I’ve had baby fever for as long as I can remember. I’ve been babysitting since I was 14 and even before then I’d go all weak kneed at the sight of any and every baby. Babies loved me and I couldn’t get enough of them. I used to freak out my college boyfriend by raving about how sweet babies smelled and how much I wanted one, like, right now. Then he’d go all white and trembly and I’d have to take that back, but I still wanted babies of my own, or babies to hold, or babies to cuddle. I wasn’t picky, I’d even change nasty diapers just for the chance to be close to a baby.

It was baby fever, I had it bad, and it never went away. I couldn’t fathom how it could ever abate, let alone vanish.

C and Little L have the same fever. I see it in both their faces when they spot a baby. Their eyes light up and they instantly start cooing and reaching towards the tiny infant. They take turns rocking car seats. They sing songs and fuss with blankets. And they do it every, single time.

I don’t any more.

I’ve lost my baby fever. I no longer long to hold every infant that comes my way. I have a special place in my heart and in my arms for some particular infants – daughters and sons of close friends and family – but parents can now wheel their strollers by me without fearing an onslaught of baby talk and absurd cooing from me. I still adore babies, I just don’t crave them any more.

I’m not sure when I lost my baby fever, but I think it’s the real reason I feel like I might be ready to call it quits. Even as I write that though I’m shaking my head in wonder. Where’s the girl who ran to hold all her colleague’s and friend’s babies?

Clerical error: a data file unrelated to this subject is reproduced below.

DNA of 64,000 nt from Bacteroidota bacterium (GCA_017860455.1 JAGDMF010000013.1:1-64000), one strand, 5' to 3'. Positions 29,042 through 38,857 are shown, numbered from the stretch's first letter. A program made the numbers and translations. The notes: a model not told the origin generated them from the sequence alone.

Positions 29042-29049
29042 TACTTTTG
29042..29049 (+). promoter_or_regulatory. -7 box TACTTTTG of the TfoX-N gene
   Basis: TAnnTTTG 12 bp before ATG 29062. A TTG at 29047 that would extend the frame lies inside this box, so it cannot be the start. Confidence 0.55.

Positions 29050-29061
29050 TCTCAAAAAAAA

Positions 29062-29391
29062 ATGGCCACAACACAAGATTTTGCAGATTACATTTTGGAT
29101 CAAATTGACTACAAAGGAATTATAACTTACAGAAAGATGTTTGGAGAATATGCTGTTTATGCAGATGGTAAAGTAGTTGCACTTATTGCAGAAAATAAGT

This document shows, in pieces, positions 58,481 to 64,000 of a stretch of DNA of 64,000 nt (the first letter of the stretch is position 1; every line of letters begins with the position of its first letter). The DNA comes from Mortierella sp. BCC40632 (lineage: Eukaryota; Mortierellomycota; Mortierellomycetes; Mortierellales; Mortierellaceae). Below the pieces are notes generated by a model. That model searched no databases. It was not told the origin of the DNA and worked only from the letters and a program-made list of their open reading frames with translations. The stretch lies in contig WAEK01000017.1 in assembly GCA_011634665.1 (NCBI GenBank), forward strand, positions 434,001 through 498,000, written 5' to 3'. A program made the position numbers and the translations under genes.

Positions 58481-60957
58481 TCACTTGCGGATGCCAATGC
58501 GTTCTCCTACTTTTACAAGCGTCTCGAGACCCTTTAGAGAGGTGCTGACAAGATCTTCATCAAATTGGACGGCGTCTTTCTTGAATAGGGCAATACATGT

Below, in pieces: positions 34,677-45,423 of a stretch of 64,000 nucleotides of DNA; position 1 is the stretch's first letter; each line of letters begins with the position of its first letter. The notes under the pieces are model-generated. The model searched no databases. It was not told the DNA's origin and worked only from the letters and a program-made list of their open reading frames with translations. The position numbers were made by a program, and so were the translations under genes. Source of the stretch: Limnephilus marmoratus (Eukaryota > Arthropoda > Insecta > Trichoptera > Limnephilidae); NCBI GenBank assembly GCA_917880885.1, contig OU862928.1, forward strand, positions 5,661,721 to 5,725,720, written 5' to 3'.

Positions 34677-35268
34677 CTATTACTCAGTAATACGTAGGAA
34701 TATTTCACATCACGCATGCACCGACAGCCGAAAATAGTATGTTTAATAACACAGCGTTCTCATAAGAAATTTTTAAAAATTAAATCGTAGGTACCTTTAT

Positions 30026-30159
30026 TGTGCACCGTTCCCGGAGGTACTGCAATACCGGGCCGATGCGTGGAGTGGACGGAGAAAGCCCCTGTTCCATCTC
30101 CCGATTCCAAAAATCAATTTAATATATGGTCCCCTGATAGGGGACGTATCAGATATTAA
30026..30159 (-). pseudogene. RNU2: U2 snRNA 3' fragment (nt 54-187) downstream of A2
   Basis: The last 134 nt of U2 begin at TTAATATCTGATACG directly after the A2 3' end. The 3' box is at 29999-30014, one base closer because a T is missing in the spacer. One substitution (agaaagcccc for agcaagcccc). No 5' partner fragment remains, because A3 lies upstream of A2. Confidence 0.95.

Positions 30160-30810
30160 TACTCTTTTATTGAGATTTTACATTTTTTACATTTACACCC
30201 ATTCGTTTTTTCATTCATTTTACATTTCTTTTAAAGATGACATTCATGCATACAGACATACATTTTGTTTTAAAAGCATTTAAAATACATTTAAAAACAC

I don’t know how it’s possible to not crave another infant, but I think I might be there anyway. This morning I got more excited at the thought of passing off our bassinet than at the thought of meeting the baby who would be sleeping in it.

From the Mouths of Babes: Articulation Lessons from a One-Year-Old

standard February 4, 2009 2 responses
“Meeee na.” Little L said looking at me right in the eye.
“Meeeee nnnaaaaa.” She repeated when I didn’t say anything back.
“Mena? Meena? I don’t know what that is cutie. What do you want?”
“Meena.” Was all she replied.
“Do you want this?” I asked picking up a banana.
“No nanana. Meeena.” She replied, shaking her head.
“I give up. I don’t know.” She struggled to get down from my arms and toddled over to the kitchen table. She clambered up onto the chair and reached her little body all the way across the table to reach the box of Kleenex. Proudly she hoisted one up into the air and turned to give me a withering stare.
“Meeena.” She said, one last time, as she toddled away wiping her nose.

Did you like this It’s my life… post?
Don’t miss the next one! Subscribe via my RSS feed.